THEMES: Faithfulness and relationships are important to God
THOUGHT FOR THE WEEK
This Sunday, if one of the Lectionary readings was used in your worship, it may have struck you how concerned God is about relationships.
This week the readings ranged from God’s creation of men and women to be companions for one another, to the pain and brokenness of divorce; from Job’s struggle to be faithful to God and his bitter wife, to Jesus who humbled himself in order to serve human beings, whom he considers his brothers and sisters.
Today’s readings are just a fraction of the biblical teaching on relationships.
For God it all boils down to loving God and loving one another.
But this isn’t always as easy as it sounds.
People can be extremely difficult to love. People can be antagonistic, selfish and arrogant.
People can disagree with us and mock us for our faith.
Some of this very human sinfulness was reflected in the disciples as they rebuked those who brought children for Jesus’ blessing.
They probably thought they were helping Jesus – protecting him from trivial things.
But they were getting beyond themselves, and they needed to learn the humility, spontaneity and openness of children – which is why Jesus tells them that his followers must learn to receive God’s Reign like children.
You can’t follow Jesus without facing the challenge to be in relationships. Our families, friends, strangers, companions in faith, and even our enemies, are all included in God’s love, and in God’s call for us to love. The truth is, it is only when we learn to embrace love to this extent that we really find the abundant life that God desires for us.
Historical context: Patriarchal marriage
Only men can divorce women (not vice versa)
Men can divorce women for committing adultery or for displeasing them (“in any number of ways, including, according to one rabbinic source, “burning her husband’s toast.” Lose, Working Preacher
Result of divorce for a woman – family and public rejection and disgrace as well as social, economic devastation for her and her children.
Jesus vs Pharisees
“trying to test Jesus.” This is not a fair question. Pharisees not interested in honest discussion.
This is not a traditional back and forth debate regarding texts (Genesis over Deuteronomy), instead Jesus refuses that argument to focus on the bigger picture of “the least of these” – in this case women
Divorce is a result of Patriarchal marriage
“The [Genesis] passage is best translated as ‘the two persons-man and woman-enter into a common human life and social relationship because they are created as equals’” Fiorenza, In Memory of Her
The woman is not, according to Genesis, given to the power of the man, but rather the man who must sever all connections to be united with the woman.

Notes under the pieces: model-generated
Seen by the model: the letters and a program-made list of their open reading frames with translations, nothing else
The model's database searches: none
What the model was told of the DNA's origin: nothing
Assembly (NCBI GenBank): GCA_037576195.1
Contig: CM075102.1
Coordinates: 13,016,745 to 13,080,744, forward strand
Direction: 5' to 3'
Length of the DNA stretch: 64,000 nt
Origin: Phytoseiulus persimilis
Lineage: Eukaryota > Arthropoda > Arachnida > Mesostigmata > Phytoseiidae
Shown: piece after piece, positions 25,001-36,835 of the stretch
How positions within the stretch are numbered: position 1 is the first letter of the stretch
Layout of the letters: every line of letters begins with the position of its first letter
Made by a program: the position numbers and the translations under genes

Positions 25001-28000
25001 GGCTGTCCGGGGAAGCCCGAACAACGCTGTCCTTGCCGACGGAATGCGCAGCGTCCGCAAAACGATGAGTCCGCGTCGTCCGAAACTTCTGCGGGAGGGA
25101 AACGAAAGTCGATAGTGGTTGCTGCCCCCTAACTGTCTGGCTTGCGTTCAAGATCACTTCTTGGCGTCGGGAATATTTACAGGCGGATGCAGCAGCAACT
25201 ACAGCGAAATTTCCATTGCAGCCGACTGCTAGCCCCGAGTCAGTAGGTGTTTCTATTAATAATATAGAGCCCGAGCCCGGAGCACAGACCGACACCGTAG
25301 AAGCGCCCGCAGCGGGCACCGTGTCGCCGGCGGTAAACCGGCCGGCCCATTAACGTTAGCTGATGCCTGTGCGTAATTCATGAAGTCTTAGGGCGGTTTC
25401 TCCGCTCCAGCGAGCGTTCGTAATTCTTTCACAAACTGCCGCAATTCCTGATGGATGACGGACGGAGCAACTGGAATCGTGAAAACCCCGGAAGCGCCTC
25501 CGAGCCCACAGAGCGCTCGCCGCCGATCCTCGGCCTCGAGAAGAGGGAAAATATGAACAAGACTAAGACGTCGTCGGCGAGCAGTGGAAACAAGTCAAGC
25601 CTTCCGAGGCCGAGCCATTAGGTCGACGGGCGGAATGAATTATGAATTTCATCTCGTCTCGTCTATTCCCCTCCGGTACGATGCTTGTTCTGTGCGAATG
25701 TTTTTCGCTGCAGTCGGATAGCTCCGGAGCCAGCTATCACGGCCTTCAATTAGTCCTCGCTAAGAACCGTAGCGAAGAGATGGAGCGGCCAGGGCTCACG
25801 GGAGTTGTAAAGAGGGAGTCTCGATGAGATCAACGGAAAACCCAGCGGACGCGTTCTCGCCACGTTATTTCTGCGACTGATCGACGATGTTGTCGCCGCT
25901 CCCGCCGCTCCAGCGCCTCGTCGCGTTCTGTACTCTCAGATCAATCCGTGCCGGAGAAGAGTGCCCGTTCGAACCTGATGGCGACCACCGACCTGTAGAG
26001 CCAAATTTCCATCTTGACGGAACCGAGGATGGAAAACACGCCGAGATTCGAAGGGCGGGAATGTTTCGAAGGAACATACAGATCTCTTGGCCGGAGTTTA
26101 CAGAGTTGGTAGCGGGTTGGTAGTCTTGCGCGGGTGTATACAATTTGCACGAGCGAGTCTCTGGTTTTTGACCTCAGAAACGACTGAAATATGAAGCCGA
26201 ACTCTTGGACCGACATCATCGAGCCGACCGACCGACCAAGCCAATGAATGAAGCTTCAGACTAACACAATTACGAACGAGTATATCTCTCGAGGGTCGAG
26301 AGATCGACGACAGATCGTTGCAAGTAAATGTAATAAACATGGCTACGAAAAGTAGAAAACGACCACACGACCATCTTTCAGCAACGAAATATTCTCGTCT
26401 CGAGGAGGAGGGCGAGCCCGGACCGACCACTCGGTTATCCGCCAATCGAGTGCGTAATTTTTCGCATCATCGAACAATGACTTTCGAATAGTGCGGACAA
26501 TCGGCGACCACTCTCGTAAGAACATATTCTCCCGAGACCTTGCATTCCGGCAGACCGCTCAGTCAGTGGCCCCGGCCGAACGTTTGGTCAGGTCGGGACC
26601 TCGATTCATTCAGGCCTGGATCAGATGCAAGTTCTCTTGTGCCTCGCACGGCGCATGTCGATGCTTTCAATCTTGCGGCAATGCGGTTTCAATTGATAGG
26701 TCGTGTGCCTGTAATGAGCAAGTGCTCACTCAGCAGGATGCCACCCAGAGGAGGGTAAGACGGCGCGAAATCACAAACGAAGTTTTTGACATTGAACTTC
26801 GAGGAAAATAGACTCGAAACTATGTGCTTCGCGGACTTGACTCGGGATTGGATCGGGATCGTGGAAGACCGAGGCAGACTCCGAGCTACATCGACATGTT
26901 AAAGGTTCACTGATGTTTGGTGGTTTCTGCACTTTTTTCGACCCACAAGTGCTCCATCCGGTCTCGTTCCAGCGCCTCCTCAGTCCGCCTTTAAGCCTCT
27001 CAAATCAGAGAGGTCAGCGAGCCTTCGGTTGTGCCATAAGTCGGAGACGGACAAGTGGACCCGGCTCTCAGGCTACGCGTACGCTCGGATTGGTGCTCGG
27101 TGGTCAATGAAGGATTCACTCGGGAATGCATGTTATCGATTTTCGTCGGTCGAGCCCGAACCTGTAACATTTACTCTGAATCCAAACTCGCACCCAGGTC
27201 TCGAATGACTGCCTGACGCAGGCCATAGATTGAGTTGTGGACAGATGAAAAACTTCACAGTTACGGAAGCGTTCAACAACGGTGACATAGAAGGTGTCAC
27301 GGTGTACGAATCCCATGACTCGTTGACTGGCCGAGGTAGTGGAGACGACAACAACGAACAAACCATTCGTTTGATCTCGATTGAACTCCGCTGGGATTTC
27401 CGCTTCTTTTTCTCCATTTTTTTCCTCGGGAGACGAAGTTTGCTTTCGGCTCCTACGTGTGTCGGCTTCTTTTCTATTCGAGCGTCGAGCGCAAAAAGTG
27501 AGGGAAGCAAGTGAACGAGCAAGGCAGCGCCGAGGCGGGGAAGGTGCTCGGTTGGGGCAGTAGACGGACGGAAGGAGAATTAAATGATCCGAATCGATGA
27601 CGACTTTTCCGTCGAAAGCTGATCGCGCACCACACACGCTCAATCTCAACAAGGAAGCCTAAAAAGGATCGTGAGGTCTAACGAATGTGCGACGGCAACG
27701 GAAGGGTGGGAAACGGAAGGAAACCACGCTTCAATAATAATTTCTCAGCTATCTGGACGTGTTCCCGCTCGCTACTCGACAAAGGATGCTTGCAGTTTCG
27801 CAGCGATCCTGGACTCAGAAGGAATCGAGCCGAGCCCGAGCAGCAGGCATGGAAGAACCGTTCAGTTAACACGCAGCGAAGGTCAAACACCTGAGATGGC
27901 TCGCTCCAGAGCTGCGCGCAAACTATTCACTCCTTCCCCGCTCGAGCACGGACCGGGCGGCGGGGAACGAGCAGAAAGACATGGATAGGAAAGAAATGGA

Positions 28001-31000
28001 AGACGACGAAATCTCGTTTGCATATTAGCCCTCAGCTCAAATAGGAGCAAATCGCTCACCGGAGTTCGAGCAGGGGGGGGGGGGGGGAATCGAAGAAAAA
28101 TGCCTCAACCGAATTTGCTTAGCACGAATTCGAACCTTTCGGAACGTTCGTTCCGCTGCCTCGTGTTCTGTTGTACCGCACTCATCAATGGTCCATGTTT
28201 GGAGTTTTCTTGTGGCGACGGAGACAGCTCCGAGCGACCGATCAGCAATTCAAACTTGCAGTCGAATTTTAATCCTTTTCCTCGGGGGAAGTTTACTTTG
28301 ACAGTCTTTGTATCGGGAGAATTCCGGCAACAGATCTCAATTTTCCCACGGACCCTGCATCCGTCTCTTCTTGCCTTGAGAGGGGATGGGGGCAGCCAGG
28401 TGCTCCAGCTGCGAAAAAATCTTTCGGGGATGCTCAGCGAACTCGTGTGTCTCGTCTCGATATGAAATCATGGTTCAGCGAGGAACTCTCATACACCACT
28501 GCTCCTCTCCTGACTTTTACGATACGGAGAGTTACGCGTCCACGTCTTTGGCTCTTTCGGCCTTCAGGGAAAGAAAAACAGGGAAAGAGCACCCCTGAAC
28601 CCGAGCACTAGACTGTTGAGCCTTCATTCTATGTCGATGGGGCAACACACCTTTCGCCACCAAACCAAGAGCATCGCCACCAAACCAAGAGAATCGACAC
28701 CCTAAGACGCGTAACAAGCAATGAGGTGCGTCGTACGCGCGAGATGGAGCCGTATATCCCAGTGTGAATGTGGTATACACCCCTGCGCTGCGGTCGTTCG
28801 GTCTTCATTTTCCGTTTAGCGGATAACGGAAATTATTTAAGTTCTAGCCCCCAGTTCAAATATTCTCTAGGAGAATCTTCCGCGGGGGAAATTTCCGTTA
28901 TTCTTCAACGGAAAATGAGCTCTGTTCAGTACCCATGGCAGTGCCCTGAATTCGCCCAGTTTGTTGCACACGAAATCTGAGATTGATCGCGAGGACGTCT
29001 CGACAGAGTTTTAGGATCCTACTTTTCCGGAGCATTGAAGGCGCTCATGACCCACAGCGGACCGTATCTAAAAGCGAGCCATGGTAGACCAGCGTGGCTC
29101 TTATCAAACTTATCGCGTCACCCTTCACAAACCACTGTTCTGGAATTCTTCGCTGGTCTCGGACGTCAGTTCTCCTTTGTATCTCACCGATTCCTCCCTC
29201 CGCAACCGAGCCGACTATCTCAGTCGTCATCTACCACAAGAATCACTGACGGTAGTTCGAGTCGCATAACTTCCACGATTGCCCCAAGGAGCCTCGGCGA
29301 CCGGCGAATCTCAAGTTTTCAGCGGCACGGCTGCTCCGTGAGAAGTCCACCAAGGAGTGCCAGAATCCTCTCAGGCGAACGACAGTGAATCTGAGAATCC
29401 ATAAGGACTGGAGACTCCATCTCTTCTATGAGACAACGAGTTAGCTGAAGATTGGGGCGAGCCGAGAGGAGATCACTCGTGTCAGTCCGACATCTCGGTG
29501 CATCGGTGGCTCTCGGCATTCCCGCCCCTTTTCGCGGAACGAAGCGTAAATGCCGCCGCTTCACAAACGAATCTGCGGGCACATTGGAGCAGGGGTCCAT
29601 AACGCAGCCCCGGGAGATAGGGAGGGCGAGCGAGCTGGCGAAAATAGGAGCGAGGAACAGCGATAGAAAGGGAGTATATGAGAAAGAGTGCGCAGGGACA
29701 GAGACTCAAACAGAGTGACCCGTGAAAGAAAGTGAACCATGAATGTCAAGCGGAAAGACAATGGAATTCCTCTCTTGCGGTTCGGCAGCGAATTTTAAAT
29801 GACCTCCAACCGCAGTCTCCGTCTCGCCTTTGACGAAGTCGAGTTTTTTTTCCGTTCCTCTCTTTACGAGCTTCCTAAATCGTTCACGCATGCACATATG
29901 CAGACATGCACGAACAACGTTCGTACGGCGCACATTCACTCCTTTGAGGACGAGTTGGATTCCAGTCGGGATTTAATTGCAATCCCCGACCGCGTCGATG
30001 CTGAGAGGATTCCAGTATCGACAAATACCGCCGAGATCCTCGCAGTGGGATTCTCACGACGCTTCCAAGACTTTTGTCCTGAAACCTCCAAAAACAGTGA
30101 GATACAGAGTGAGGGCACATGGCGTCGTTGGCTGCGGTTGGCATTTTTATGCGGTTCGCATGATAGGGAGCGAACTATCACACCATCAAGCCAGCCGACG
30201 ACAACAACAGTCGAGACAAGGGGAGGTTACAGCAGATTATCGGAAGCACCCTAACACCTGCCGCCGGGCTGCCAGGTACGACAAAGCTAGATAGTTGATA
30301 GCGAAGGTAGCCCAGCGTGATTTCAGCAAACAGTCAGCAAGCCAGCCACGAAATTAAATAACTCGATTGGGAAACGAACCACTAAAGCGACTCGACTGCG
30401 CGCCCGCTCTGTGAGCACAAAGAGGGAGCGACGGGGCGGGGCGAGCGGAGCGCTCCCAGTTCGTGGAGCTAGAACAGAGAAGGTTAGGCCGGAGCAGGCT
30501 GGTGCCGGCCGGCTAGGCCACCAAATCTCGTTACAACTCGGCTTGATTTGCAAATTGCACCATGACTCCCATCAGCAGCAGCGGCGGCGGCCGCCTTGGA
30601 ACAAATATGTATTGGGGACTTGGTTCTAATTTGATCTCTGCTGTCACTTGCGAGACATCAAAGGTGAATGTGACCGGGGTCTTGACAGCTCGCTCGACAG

Also the word Jesus uses χωρίζω- to separate is different from αποστατιον – divorce moving the conversation from legal terms to broken relationship
“Patriarchal practice drives a wedge into the unity and equality originally articulated in the marriage covenant.” Myers, Binding the Strong Man
Children – from the least of these to the least of the least
Not just an effort of the lectionary to “soften the blow.”
Reveals the true nature of Jesus’ ministry, which is not to exclude, but to include.
Reveals how Jesus is acting on behalf of those that no one else would support.
While the disciples are in the act of dismissing the children, Jesus is bringing them in.
“The disciples have bought into ancient society’s valuation of children – they are not important. Children have no status and no rights, and thus their presence is a nuisance. Jesus sees things differently. In fact, the rule of God belongs to persons like this – powerless, vulnerable, weak, persons, who are often deemed a nuisance. In rejecting the children, the disciples have not just made a slight error of judgment – they have missed the whole point of Jesus’ ministry.” (Charles Cousar, Texts for Preaching, Year B, p. 539)
What does it mean to become like a child?
Not about innocence, but about being powerless, vulnerable, credulous, utterly dependant
This is what it means to be what Jesus called “hard hearted”. Jesus’ words, then, don’t just apply to breakdown in marriage relationships. They apply to every relationship.
Jesus challenges every one of us on our hard heartedness – our tendency to protect ourselves and our own interests at the expense of our relationships, be it with friends, family, or companions in faith.
This is also why children become such an important part of this passage. Children are not saints, but they are openhearted. They love easily and give themselves easily. It’s only as we grow and get hurt that we start to close and protect our hearts. But, in God’s Reign, a child-like open-heartedness is not an option. It’s the way of grace and love.
How can you open your heart a little more today?
Do: The only way to heal a hard heart is to allow it to be broken. We break our hearts by acknowledging our self-interest and self-protectiveness, and by choosing to become more vulnerable to God and others. This means being willing to embrace the hurt – and the healing – that love always brings. Today, spend time in heartbreaking confession and ask God to help you open your heart to love.
Pray: Break my self-protective heart, O God, and open me to love